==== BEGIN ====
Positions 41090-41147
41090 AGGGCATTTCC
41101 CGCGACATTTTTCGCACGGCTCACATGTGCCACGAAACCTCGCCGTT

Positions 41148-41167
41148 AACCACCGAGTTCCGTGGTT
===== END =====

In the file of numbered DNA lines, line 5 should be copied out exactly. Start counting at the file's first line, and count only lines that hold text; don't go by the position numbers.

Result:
41148 AACCACCGAGTTCCGTGGTT